Cities at their busiest times are among the favorite subjects of street photographers. The energy can be hypnotic, and the activity often makes for an interesting profile of its city dwellers. With today’s featured snaps taken in New York, it’s easy to see why photographers often get drawn to the hustle of rush hour.
In 2003, street photographer and photojournalist Ryan Brown squeezed amidst the crowd of morning commuters in one of the busiest spots in the world: New York City. To really get into the morning rush of the city, he chose Grand Central Terminal, which also happens to be one of the world’s most visited tourist attractions. As expected, his black and white photographs paint a picture of the frenzy that New Yorkers typically find themselves entangled in during their rush hour subway commute.
Train commute is a pretty straight-forward street setting that has been captured by street photographers around the world. Likewise, New York City’s subway scenes have captivated generations of photographers, from Walker Evans, to Bruce Davidson, to countless other photographers of today whose names we are yet to know. This probably raises a question that some of us are itching to ask: What’s the point of doing a photography project that’s been done over and over?
For me, the answer is simple. Cities evolve, no matter how big they are. There may not be a big difference to how these scenes play out today at 14 years later, but give it another 10 years and there could be a noticeable difference. There are also countless stories unfolding at a given moment, and each commuter Ryan encountered was a potential story. Add to this your own perspective as a city dweller, commuter, photographer, and storyteller and that opens up an infinite number of possibilities to capture in your frame.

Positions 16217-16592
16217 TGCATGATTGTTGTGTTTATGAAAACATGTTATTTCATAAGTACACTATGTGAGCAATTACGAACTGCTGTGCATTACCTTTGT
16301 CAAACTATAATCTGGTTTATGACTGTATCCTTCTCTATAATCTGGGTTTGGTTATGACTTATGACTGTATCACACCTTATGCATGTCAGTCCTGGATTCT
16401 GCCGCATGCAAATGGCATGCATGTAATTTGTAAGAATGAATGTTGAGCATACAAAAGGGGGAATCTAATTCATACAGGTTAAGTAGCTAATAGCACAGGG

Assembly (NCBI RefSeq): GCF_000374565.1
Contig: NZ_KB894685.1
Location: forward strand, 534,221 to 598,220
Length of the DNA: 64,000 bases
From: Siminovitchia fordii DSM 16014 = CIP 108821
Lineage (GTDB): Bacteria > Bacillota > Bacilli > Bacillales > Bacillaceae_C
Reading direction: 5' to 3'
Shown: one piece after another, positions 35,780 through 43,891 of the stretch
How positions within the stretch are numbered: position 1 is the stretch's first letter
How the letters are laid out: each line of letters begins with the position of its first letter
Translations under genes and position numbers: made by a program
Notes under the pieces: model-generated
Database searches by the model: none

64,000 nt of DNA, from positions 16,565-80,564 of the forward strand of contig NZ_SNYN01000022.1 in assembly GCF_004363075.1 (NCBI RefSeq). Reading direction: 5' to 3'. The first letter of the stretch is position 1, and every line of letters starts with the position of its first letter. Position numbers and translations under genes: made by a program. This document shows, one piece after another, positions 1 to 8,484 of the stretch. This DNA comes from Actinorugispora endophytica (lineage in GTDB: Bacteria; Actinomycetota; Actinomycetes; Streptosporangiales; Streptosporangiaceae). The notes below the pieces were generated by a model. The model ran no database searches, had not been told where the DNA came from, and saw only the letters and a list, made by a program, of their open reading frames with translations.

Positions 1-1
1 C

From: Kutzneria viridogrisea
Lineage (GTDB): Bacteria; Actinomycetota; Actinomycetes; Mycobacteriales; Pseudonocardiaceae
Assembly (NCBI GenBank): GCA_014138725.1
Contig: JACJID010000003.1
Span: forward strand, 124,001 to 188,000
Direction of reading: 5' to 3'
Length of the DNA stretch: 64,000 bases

Ryan’s chosen moment of subway commute during rush hour is just one slice of life you can capture at the Grand Central Terminal. And even if you do the same project, at the same spot, at the same time of the day, you’ll end up with your own version of events for your story. I’m sure I’m not the only one who finds that intriguing and inspiring.
Don’t forget to check out Ryan Brown’s Behance portfolio to see more of his other fascinating street photography work.